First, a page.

With the economy still in the doldrums and not yet returning to any standards that we deem as lofty, many aspects of our lives continue to be taxed and burdened by high unemployment and less consumer spending.
Several government-driven actions and private-industry strategies have been employed, such as the lowest interest rates in nearly two decades, as a means to bolster the ailing auto industry.
All of these scenarios have something in common — most notably the element of change.
Change is a difficult concept for most of us to digest. We are wedded to our routines, and change does nothing more than put a crimp and sometimes a brick wall in those well-worn paths. We look forward to our new computer, but wish it had the same operating system as the previous incarnation, and the list goes on.
I am not any different than any of you, and I too enjoy the same route to work and heaven forbid if there is a detour. I also like my routine at my house every morning, which consists of getting up out of bed, feeding my dachshund, George, going off to the gym, then home for a shower before I dart to work. And if one of those things gets trumped by sleeping late, then the change throws me off and my personal orbit is no longer aligned with the stars.
Likewise, changes in many Massachusetts libraries are occurring in response to financial pressures and unprecedented growth trends, and Dracut’s M. G. Parker Library is embracing some of these changes.
A second book drop has been added to the circulation area to make interactions easier for those who are just dropping off items. Like many of you, I have witnessed too many falling DVDs and dangling children’s books from the slot of our single, relatively undersized book drop. The overwhelming success of our library has compelled us to add this second book drop, and I see it as a small addition with the potential for sizable results.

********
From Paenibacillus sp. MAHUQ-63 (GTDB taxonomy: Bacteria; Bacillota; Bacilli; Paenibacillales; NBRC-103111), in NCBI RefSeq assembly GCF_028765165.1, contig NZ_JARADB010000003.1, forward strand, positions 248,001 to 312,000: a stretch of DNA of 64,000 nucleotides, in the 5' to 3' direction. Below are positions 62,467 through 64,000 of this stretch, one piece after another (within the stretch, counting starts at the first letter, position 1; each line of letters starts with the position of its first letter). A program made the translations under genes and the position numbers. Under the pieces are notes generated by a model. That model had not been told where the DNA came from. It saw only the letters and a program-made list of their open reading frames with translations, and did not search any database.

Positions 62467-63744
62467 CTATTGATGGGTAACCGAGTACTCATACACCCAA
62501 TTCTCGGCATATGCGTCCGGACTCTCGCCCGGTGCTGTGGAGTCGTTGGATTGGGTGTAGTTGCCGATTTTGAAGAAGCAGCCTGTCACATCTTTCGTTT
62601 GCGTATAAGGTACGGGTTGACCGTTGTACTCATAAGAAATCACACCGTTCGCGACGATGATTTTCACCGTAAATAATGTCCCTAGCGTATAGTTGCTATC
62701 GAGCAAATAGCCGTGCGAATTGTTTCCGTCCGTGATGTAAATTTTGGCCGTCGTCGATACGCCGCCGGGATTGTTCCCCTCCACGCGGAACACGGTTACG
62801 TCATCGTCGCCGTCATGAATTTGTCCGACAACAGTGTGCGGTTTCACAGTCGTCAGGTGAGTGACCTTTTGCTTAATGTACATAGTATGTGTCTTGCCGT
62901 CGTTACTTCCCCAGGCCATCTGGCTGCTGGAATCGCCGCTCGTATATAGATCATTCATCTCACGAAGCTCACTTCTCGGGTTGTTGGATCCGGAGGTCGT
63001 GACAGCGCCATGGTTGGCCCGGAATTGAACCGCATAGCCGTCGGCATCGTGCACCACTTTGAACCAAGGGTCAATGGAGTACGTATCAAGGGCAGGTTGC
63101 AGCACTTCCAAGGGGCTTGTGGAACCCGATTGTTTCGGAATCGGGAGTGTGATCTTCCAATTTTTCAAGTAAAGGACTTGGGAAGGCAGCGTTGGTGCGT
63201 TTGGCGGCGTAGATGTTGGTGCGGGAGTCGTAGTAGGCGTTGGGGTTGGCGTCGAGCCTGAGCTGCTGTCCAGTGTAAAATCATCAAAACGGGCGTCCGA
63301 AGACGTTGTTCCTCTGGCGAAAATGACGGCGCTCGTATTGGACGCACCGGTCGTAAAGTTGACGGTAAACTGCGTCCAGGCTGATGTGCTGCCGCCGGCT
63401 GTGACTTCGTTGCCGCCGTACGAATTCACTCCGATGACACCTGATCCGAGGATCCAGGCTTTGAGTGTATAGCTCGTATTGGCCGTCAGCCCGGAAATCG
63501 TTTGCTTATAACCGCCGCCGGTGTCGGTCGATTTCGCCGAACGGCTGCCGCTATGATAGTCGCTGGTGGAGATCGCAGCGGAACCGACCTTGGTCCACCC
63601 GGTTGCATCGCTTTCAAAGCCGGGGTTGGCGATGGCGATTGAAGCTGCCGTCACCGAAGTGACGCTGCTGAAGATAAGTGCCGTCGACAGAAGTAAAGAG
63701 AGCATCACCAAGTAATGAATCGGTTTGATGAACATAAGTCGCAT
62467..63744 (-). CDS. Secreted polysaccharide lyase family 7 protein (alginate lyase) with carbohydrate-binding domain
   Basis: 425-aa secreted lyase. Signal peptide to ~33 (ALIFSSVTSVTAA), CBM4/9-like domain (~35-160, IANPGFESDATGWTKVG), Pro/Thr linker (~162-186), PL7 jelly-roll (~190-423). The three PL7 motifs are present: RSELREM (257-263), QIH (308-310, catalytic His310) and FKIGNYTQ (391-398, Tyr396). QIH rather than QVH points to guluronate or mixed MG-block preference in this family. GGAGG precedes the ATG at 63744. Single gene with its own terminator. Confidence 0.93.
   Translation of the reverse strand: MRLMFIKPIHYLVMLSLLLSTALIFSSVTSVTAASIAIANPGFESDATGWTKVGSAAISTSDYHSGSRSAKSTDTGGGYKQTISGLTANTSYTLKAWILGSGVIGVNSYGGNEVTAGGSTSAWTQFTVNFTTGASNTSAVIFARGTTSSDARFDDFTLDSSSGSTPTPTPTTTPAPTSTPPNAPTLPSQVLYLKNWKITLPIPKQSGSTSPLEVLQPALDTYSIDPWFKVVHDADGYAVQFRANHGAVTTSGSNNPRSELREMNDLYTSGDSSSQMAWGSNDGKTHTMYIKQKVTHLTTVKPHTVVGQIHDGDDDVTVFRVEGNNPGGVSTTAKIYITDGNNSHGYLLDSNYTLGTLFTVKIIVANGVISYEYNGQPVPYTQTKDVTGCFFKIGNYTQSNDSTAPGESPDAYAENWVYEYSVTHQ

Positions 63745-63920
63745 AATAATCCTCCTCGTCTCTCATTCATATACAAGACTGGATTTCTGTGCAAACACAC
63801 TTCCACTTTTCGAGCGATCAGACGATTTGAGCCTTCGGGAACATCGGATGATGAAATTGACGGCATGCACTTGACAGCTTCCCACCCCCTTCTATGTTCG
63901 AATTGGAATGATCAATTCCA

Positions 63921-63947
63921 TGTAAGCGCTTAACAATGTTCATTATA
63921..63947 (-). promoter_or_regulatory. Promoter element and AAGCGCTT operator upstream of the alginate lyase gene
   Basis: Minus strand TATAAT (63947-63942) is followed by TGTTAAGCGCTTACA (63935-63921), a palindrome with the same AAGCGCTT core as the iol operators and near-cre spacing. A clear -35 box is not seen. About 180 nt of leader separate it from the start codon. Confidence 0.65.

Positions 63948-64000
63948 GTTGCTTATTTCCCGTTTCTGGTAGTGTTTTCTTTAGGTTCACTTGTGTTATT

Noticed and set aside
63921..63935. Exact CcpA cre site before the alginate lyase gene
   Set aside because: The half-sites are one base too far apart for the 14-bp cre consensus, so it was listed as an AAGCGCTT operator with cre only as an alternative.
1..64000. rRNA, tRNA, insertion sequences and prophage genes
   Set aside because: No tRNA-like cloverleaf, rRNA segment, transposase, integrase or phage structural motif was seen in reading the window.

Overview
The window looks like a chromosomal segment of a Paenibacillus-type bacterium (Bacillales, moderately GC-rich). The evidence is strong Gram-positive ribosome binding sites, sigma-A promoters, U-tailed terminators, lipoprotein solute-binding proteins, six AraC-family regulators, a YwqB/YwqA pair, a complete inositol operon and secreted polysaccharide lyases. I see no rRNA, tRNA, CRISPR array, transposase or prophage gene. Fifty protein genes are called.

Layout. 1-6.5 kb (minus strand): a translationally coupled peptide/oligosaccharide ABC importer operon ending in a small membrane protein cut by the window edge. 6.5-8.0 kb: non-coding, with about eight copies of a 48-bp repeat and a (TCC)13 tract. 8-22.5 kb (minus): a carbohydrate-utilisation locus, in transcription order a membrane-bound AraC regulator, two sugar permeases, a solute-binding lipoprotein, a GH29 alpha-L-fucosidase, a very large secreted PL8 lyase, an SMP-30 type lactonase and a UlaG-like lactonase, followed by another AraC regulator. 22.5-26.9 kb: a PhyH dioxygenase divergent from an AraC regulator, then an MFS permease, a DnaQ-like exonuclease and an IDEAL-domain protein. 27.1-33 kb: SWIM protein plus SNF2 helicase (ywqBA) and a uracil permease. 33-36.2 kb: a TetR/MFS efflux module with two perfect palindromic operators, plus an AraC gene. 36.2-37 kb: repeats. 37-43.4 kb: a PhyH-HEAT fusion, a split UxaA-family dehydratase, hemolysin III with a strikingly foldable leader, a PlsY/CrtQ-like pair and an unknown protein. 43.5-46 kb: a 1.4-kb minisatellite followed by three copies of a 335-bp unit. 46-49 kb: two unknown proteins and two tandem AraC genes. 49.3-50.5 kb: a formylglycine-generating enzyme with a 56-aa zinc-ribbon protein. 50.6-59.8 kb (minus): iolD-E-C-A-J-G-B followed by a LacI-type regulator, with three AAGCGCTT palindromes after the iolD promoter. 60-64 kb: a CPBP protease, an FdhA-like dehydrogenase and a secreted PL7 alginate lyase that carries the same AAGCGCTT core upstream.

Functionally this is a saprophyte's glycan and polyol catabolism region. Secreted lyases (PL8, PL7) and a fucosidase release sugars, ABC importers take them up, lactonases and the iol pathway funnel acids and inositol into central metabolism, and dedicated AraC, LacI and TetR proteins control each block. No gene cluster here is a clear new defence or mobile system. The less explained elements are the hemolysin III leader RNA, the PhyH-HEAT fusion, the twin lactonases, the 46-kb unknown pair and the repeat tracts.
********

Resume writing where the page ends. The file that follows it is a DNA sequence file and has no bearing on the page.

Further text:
Our self-checkout machine, which is located in the children’s room, is another way to expedite patron transactions. A computer bar-code reader and screen comprise this system, which is easy to use and creates a savings of time for the patron and precious staffing on our part. Please be reminded that any transaction that included DVDs or videos can’t utilize the self-checkout, and will need to be handled at the circulation desk.
With staffing below critical mass and abnormally high growth we also now require, like many of our neighboring libraries, that all library transactions be completed at least 10 minutes prior to the library’s closing hour. This change, while hard for many to swallow, is not negotiable, as the computers are regulated by a timed program and turn off automatically, making check-in or checkout impossible after the designated time. We do however make several announcements to let our valued patrons know what is happening as we coax them to the checkout area.
Our Internet connection, while woefully inadequate, is currently under great scrutiny by our tech services staff and consultants, and we are hopeful that download speeds and access will be rising to more acceptable levels in the immediate future. Please stay tuned and visit the library regularly as we are always willing to hear your input and mull over your suggestions.
Dana Mastroianni, director of the M. G. Parker Library, can be reached at 978-454-5474 or at email@example.com.